Paratene a class act
Veteran actor, writer and director Rawiri Paratene says in the performing arts world you have to get used to the fact your work is constantly under scrutiny.
But positive recognition is always welcome and it is a great honour to have been made an officer of the New Zealand Order of Merit for his services to film, television and theatre.
"I join a select number of Maori actors and film-makers who have received orders of merit including Merata Mita, George Henare and Don Selwyn."
The 58-year-old was born in the Hokianga but grew up in Otara. He lived in Ellerslie and Mt Wellington before settling in St Heliers with his wife three years ago.
He is of Te Rarawa and Nga Puhi descent and was the first Maori to graduate from the New Zealand Drama School in 1972.
"I was part of a wave of pioneering Maori performing artists," Mr Paratene says.
This had its advantages.
"It was a lot easier back then. I never used to have to audition.
"There was only a handful of Maori actors and no-one had agents.
"Nowadays if you are a young Maori male coming through, you need to have mau rakau [Maori martial arts] skills and be bilingual."
He says it is also important to be good at accents because Maori and Pacific actors can both play other nationalities such as Spaniards, as actor Cliff Curtis has demonstrated.
The success of his biggest hit Whale Rider in 2002 came as no surprise to him.
He played the male lead Koro alongside Keisha Castle-Hughes.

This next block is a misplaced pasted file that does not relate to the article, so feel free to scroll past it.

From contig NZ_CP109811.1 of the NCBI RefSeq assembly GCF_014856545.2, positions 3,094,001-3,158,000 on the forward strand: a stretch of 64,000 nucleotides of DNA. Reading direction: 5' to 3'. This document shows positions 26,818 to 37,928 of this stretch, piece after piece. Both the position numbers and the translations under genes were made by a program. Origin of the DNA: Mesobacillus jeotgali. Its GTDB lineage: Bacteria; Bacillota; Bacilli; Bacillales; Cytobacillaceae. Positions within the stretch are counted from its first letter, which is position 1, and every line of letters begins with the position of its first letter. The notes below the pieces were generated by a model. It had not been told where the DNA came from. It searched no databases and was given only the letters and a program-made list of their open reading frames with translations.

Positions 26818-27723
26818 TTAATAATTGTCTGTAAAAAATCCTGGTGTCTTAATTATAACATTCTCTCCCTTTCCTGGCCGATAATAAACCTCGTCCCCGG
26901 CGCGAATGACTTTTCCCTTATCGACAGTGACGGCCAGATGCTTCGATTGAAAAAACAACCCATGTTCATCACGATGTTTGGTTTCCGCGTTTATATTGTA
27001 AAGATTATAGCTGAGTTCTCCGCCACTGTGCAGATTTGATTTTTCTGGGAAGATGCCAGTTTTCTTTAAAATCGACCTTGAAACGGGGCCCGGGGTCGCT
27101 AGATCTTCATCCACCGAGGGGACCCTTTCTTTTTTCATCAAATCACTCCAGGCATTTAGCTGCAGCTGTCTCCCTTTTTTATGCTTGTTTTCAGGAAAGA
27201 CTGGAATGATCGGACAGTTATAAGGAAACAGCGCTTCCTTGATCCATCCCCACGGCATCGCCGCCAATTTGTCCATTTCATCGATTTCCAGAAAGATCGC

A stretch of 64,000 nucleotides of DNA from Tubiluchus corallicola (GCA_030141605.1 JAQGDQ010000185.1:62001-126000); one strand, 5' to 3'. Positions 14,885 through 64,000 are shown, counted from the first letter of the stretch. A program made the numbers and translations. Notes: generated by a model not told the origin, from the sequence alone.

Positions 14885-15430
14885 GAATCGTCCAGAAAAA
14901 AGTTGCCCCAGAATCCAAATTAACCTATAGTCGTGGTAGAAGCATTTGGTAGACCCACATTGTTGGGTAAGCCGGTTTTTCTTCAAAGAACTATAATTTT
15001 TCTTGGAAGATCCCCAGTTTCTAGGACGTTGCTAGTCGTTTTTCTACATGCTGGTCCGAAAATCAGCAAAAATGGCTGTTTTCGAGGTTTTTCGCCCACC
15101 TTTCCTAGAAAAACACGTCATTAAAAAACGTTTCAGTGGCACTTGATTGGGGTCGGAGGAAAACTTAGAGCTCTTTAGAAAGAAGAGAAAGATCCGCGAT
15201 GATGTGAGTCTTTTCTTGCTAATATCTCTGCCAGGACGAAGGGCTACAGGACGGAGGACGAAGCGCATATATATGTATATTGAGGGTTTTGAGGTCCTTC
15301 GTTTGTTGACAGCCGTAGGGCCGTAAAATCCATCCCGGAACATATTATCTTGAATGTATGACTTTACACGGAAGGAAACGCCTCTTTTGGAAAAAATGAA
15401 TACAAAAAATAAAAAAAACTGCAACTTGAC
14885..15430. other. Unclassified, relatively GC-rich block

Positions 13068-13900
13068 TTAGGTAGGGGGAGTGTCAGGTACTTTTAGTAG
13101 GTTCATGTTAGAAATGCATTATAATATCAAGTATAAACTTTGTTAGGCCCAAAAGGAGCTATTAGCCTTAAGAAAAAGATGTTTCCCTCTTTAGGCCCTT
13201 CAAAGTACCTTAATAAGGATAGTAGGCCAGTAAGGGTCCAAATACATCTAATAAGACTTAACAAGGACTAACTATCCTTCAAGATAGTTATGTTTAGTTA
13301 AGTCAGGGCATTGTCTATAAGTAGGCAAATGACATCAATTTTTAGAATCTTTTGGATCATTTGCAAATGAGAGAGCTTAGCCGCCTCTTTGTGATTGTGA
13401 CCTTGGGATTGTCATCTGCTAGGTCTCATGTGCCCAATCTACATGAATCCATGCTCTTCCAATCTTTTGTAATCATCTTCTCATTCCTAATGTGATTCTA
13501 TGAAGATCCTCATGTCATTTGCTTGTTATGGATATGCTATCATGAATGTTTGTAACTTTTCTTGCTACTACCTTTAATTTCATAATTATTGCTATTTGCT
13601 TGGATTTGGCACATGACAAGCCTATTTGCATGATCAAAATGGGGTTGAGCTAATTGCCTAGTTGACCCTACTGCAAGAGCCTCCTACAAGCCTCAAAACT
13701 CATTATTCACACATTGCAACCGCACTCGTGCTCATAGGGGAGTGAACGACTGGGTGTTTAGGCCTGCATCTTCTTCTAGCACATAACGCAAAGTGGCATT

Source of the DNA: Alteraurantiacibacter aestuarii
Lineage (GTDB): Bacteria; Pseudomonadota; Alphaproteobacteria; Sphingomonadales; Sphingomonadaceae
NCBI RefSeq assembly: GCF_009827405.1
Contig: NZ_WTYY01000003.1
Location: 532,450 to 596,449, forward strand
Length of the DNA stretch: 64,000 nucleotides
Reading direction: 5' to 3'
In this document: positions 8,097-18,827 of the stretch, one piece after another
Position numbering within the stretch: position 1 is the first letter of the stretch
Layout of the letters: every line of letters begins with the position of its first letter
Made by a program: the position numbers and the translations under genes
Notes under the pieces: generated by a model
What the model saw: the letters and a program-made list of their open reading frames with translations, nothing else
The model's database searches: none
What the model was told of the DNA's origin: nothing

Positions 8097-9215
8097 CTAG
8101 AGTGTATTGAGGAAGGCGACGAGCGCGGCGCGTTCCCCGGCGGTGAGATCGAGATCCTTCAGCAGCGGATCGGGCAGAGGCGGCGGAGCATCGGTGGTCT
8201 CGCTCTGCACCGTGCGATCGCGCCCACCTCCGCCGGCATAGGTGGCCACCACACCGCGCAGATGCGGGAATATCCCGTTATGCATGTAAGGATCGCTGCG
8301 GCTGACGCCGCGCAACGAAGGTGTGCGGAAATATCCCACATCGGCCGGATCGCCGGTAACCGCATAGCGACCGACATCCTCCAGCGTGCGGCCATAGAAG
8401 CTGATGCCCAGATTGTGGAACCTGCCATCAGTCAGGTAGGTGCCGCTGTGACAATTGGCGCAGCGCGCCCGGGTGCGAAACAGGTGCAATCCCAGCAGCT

"At the audition I said if we get this film right it is going to be an international success. The shoot was fantastic and then the build-up with it winning a couple of festivals set it up nicely."
But in some ways his role as Arthur in The Insatiable Moon is more of a highlight because it is more recent, he says. The 2010 movie saw him pick up best lead actor at the 2011 Aotearoa Film and Television Awards.
Another high point was taking The Maori Troilus and Cressida to London's Shakespeare Globe Theatre last year.
It was a "smash hit" says Mr Paratene, who was the executive producer and lead actor of the production.
It was his second stint at the Globe after having been chosen as the first New Zealand actor to join the company in 2009.
What he learnt from his time at the theatre was that when it comes to Shakespeare there is no such thing as a soliloquy.
"There isn't any line of Shakespeare that isn't delivered to someone and sometimes that someone is a member of the audience. That was a great discovery."
At the moment he is working on two feature film scripts at his house in the Hokianga. He does not want to give too much away because they are still in the very early stages, he says.
He also has another film script on the go which he co-wrote last year. At the moment the producers are applying for funding before they can start shooting.
It's not always easy surviving in an industry without a permanent salary, not that Mr Paratene is complaining.
"In the Hokianga I sit on a deck looking through native bush to a harbour. When I go back to St Heliers I'll be on a deck looking across some houses to another beautiful harbour with an incredible mountain in the middle of it. Life's not bad," he says.
East And Bays Courier